However, they noticed that participation and new joiners dropped over time. The problem was, they promoted it initially, but didn’t continue the promotion beyond that until recently. Now, every month, at least one new participant joins and a thing gets done.

Koerber wants to bring the 23 things to the users wherever they are (home, work, library, etc.). The scalability is challenging, particularly for incentives and interaction. It can get a bit unwieldy. The program itself needs to be open-ended and self-driven.

One possible model has WordPress at its core and uses social networks (virtual and physical) to connect the participants. Promotion can be done through bookmarks, flyers, Craigslist, etc. Rather than everyone winning something, participants could be entered into monthly raffles for prizes.

Internet Librarian 2010 is just around the corner

Monterey is awesome! #il2009
from Internet Librarian 2009

I’m heading off to Internet Librarian later this week, and let me tell you, I’m pretty excited about it! There will be lots of sharing of ideas, both in sessions and later over beers. I’ll also be giving a presentation on Wednesday morning on electronic resources workflow tips & tricks, along with my colleagues Emily McElroy and Bonnie Parks. I’m not sure if I want a large audience (yikes!) or a small audience (*sad panda*), as both come with their unique panic moments.

Here are the sessions I’m planning to attend, which will likely change while I’m there, and some are double-booked, so I’ll have to make an on-the-spot decision about which to attend:

Sunday

  • Gaming & Gadgets Petting Zoo

Monday

  • Adding Value to Your Community
  • Dashboards, Data, and Decisions
  • Managing Your Library’s Online Presence
  • Next Gen Discovery Systems OR Beyond 23 Things: For Staff & for Patrons

Tuesday

  • Adding Value: CIO Insights
  • Personal Content Management
  • Failcamp OR Applying User Experience (UX) Design
  • Augmented Reality & Libraries OR Patron-Driven Ebook Acquisition
  • Videocasting, Innovating, & Creating New Ideas
  • Rip Van Winkle’s Libraries in 2510

Wednesday

  • Planning & Designing for Attention
  • Tips, Tricks, & Workflows for Managing Digital Resources <– that’s mine
  • Best Free Web Stuff for Broke Libraries
  • Digital Librarianship: Open Access & Web 2.0
  • Adding Value Through Visualization

RALC Lightening Round Micro-Conference: Afternoon Sessions

Laura Westmoreland and Donna Coghill: “Walk-In Research & Writing Clinics: A Progress Report”
More in-depth than the library service desk, but less than what they’d get at the writing center, with the option to work with a librarian or writing consultant. They do it in two hour shifts that are regularly irregular, and each shift includes one librarian and one writing consultant. Last fall, they saw over two users an hour, but they weren’t coordinating with the writing center. In the spring, they coordinated with the writing center and reduced hours, which resulted in a decrease to under two users an hour. It might be seasonal, or something else about the service that wasn’t clicking as well with the students.

Erin White: “Mobilizing your library website”
Used analytics to determine the popular pages hit by mobile users. They paid close attention to what other libraries were doing with their mobile sites to avoid reinventing the wheel (i.e. NCSU Libraries). They also included a mini feedback form at the bottom of every page of the mobile site, and the message sent includes details about the device used. The most popular pages tend to be information pages like hours, events, and computer availability.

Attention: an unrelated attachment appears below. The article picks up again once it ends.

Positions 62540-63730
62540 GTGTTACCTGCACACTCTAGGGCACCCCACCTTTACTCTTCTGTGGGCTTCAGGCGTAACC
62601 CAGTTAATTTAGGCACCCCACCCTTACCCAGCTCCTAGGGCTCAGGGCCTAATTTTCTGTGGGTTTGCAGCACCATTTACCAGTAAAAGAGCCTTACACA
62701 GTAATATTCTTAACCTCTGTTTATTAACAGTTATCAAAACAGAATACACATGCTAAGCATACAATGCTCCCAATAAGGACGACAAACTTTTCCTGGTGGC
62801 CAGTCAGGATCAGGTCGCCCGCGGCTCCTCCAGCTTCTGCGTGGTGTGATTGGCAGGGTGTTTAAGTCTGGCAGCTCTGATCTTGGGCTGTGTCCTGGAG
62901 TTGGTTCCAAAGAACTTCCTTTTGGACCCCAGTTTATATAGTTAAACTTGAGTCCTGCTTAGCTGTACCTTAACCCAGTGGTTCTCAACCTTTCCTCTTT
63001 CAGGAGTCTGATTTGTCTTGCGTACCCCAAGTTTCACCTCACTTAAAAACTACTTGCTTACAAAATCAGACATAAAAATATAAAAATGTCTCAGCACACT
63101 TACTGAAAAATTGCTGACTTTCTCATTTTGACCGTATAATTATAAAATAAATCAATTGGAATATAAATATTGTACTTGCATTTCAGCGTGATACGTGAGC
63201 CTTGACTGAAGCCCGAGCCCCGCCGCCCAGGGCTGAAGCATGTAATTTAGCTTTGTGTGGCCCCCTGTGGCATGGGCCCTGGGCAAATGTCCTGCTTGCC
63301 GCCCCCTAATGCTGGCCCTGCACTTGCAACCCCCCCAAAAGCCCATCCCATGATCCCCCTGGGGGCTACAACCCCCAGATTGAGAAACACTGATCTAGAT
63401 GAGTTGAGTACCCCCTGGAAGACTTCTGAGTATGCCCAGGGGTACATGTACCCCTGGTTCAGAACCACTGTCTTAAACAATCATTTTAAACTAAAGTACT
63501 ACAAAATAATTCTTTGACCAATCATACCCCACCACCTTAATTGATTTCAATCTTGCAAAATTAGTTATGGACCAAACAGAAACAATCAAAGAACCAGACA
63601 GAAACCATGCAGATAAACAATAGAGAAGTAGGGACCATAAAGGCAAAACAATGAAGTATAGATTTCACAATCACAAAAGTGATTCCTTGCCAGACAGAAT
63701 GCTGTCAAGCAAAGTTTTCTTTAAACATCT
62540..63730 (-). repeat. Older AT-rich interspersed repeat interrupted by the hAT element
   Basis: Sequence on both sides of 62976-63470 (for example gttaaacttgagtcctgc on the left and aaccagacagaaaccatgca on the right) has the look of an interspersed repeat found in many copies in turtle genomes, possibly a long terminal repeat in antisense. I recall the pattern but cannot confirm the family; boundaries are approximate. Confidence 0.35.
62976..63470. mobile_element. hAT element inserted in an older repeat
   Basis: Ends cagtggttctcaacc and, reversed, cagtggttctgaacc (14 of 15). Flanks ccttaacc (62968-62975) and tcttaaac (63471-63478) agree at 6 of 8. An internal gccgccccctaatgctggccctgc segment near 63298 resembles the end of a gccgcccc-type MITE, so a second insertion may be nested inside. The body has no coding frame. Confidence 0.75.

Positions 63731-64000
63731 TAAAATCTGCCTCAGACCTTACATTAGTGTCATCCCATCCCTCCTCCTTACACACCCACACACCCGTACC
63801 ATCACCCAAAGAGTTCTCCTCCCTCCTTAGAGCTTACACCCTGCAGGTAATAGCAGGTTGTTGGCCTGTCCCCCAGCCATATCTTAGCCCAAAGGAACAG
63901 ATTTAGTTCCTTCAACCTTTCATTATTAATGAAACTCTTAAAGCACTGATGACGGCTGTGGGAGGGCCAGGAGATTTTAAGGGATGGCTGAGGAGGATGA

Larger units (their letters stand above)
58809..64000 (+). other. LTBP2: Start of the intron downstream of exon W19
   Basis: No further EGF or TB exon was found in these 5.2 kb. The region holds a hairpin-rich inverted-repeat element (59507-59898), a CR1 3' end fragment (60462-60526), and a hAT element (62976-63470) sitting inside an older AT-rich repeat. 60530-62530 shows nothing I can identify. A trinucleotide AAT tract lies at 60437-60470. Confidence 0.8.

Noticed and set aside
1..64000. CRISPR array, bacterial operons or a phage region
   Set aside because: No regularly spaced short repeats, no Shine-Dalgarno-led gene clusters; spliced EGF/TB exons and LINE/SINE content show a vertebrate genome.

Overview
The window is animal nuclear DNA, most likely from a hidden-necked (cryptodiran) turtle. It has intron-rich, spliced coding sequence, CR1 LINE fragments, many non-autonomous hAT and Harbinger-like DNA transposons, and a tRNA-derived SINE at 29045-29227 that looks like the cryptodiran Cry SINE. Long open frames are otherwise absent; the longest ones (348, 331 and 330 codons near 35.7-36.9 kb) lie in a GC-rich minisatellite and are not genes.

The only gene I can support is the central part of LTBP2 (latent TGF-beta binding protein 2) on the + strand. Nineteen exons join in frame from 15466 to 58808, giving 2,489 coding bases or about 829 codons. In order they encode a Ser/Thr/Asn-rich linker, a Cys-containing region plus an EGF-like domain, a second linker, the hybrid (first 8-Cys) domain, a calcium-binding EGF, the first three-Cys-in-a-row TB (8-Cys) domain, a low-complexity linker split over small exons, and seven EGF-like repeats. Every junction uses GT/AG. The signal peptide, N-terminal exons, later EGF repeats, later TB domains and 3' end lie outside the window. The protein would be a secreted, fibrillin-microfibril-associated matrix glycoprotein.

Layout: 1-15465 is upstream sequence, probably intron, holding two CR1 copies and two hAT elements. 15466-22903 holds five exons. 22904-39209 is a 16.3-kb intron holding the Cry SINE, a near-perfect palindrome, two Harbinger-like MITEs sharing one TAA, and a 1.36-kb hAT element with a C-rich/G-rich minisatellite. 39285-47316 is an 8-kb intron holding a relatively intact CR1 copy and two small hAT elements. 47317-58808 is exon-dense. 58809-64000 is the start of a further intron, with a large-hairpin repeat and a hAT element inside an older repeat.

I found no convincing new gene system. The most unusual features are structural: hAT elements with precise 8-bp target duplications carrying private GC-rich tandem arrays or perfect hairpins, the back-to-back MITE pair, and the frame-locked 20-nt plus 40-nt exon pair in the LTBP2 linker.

Olivia Reinauer: “Creating SLACers: The Formation of a Student Library Advisory Committee”
In 2006, a think team put together a recommendation to create a standing library advisory committee populated by students in order to have a better idea of the needs of current students. They copied liberally from VCU’s student advisory committee to create the charge and structure. One thing that VCU that was different was actually paying the students an honorarium, so they did that, either as cash or in the form of a gift card. They meet once a month to discuss ideas gathered from colleague’s work and go through the suggestions from the suggestion box, using the students as a sounding board. They also have guest speakers come and talk about things happening in the library, which the students like because it makes them feel engaged. Some issues involve getting them to do things outside of the meetings and providing more enticing compensation.

Abiodun Solanke: “Did you find my…?: Lost and Found Issues at UR Library”
Students leave physical and electronic materials all over the library, from books and clothing to unsaved documents on public computers. When we find the items, they are happy, and of course disappointed if not found. The student activities also keep lost and found items. If the item is not financial or an ID, they take photos and display them on the lost and found cart, along with “safer” physical items like clothing and books. If the items are never claimed, we repurpose them for use locally or send them to other organizations. Before that happens, several attempts are made to locate the owners and contact them.

Carrie Ludovico: “LibGuides for Foodies”
Using LibGuides to engage with the community. The campus has a strong green emphasis, from bikes to hybrid parking to a community garden. The newest benefit is a CSA option for employees from June – September for full and half shares that are delivered on campus, and it has been more popular than the organizers expected. So, they created a LibGuide to highlight interesting and supportive resources. The most used tab is the scholarly and government resources, more than books, cookbooks, and recipes.

Betty Dickie: “Read This!”
Anything by Christopher Moore, for certain. David Maine tends to take Bible stories and rewrite them in interesting ways. A Canticle for Leibowitz – the library plays an important role. Alessandro Boffa’s You’re an Animal, Viskovitz! is small but mighty. Louise Penny has gotten good reviews for good reason – recommended for murder mystery fans who like good stories and character development.

Carol Wittig: “Boatwright Knitters”
They meet one day a week at lunch. It encourages home/work balance, improves morale, addresses the whole person beyond the job, increases cross-campus outreach, and builds bridges to reach diverse groups. You can involve the whole staff by “sponsoring a knitter” to pay for the yarn. They have a Ravelry group, a blog, and a set of Flickr photos of projects. Right now, they are a student organization, but don’t have enough student participation, so they’re working on outreach in that area. They’ve done charity projects like Knit One To Save One and caps for chemo.

Travis Smith: “The End”
There are many negative connotations about “the end,” so he wrote a poem. You’ll have to ask him for a copy.